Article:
By unfortunate coincidence, another double-header came up on my side of the country this very same weekend, but my tickets had long been booked and arrangements made. I was headed to North Adams and Mass MOCA for Wilco and friends at the second annual Solid Sound Festival--the right decision through and through.
Solid Sound Festival, June 24-26, 2011: I've scoffed and recoiled at many images of filthy festival goers wallowing in the mud and rain, so the irony wasn't lost on me that, after Solid Sound, I qualified as one of them. Well, not exactly--you'll never find me soaking my cares away in an E. coli bath, no matter the greatness of the gig or the drug intake, but I voluntarily spent way more time in the driving rain and gathering silt over the weekend than ever before. Obviously, I survived, and we even dodged the thunderstorms, ignoring the staff warnings to take cover. Truth is, I'd probably do it again if I had a good reason.
We can debate what constitutes "good reason" at some other juncture, but here's how I saw it: (1) Wilco; (2) Wilco on the cusp of a new album; (3) a good mix of acts to fill out the bill, most notably Liam Finn and Pajama Club, featuring Neil and Sharon Finn, not to mention a sterling comedy lineup; and (4) a full roster of Wilco's side projects.
This expanded roster translated into more acute scheduling conflicts this year than last, so I ended up missing certain acts altogether or catching only snippets of other performers. For example, Liam Finn's full-band set was a no-go, as were many of the band's extracurricular endeavors.
Comedy took a huge hit too; I missed Eugene Mirman and Wyatt Cenac and caught only a portion of Morgan Murphy's and John Hodgman's sets. Fortunately, my visit to the comedy hall coincided with two fantastic bits from Morgan, including a sexting scenario I first heard on the Comedy Death Ray podcast and that had me crying from laughter on the bus ride from work. John Hodgman's set veered from the traditional standup routine, but then again, he's hardly the traditional entertainer. I wish we had done a better job on the ukelele-led sing-along that closed out his set, but we really tried, despite the jumble of unfamiliar words.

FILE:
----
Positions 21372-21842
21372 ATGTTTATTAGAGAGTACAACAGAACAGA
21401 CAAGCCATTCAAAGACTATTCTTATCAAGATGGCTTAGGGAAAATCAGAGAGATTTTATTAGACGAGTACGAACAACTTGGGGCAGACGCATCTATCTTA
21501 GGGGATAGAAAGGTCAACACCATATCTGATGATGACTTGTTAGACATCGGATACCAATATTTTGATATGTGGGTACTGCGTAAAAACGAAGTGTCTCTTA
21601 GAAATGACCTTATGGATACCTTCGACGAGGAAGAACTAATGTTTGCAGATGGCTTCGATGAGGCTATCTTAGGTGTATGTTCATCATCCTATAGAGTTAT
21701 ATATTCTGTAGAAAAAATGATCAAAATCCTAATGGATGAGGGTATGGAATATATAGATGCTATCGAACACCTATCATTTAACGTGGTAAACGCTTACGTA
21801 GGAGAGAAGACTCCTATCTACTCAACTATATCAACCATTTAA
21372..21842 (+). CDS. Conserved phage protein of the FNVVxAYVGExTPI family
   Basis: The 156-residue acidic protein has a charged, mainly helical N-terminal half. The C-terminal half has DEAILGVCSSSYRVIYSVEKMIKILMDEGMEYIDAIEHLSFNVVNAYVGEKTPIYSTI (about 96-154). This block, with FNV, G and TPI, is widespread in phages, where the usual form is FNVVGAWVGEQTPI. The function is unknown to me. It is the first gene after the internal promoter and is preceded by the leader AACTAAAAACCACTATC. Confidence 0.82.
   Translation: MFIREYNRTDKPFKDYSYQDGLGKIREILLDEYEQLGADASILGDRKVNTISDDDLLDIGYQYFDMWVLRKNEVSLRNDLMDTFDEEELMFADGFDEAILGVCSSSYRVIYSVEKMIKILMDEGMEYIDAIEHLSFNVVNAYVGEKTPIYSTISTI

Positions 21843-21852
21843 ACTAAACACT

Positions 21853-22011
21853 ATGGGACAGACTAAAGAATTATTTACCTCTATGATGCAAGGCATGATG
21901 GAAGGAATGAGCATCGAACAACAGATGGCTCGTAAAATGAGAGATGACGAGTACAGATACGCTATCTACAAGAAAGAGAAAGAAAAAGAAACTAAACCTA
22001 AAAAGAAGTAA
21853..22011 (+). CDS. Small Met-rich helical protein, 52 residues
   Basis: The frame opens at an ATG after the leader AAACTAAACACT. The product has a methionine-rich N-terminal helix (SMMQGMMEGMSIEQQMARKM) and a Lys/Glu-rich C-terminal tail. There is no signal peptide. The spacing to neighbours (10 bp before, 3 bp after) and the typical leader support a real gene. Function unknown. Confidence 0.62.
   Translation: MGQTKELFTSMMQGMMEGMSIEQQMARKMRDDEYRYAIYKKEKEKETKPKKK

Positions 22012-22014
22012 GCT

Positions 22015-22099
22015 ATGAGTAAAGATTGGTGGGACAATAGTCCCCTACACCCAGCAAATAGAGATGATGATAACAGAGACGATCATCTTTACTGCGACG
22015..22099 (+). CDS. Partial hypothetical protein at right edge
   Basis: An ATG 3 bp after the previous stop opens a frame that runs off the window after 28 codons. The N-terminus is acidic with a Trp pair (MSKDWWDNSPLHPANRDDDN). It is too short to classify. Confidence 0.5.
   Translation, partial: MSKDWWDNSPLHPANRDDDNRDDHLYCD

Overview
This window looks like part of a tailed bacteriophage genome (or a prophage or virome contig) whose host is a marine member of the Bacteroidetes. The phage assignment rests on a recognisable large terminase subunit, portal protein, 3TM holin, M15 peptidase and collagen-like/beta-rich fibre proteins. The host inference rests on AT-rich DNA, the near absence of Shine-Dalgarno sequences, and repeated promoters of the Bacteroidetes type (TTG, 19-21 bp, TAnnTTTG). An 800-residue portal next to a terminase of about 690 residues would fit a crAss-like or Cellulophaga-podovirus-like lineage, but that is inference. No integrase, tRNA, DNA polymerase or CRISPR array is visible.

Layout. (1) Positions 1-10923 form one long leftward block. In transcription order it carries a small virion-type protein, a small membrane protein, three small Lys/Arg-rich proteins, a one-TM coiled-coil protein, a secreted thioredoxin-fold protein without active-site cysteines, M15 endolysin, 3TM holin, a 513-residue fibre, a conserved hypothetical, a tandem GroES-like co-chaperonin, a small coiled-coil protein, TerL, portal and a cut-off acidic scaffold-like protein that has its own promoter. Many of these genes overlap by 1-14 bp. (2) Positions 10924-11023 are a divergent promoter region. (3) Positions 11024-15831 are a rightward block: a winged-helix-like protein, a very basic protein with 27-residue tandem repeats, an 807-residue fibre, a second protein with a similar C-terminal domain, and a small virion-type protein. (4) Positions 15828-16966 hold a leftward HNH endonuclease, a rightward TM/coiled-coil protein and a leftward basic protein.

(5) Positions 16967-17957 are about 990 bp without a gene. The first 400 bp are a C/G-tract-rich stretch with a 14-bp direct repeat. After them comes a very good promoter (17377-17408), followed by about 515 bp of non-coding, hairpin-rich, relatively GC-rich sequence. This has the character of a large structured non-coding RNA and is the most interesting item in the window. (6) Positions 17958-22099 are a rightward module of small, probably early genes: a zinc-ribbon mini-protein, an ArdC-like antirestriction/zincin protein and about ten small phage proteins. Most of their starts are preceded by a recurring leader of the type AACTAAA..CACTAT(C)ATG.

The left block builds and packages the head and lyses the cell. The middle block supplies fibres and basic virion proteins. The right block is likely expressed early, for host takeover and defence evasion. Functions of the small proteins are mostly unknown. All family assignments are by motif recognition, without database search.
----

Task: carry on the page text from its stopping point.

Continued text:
However, it's much more fun to talk about the bands who made the weekend. On Friday, the big draw apart from the headliner was Pajama Club, Neil Finn's new project with wife Sharon and a couple more players, among them an awesome girl drummer. Neil remained the frontman, but as with his projects since the initial dissolution of Crowded House, you could detect his ongoing effort to shake up his signature pop sound--then Neil hit one of his patented soaring bridges shortly into the group's first song, and we knew we were in good hands. A bonus: Glenn Kotche joined the band for their last song, "Little by Little" from the 7 Worlds Collide project.
Saturday's encampment at the front of the stage translated into a primo view of Syl Johnson and the Sweet Divines. Even from his short set, you could easily tell he was insane in the best way possible, and he was a fantastic antidote to the thunder and rain that preceded his performance. On the same day, I also checked out the Handsome Family and Thurston Moore (separately). The former brought to mind other folksy couples I've seen in concert, only with a better sense of humor. Thurston turned in a surprising set, delicate and acoustic, at least the part I heard while rambling around the grounds.
The rain subsided on Sunday, and we finally relaxed, letting ourselves sleep in and wander to a greater extent than before. Fortunately, Liam Finn turned up in one of the galleries for a solo electric set, backed with a trusty looper and two of the tiniest, cutest amps you've ever seen. He also brought the enthusiasm and commitment in every performance of his I've ever witnessed. Based on an informal poll of friends, Liam attracted a number of new fans among the throngs--a win-win, as far as I'm concerned.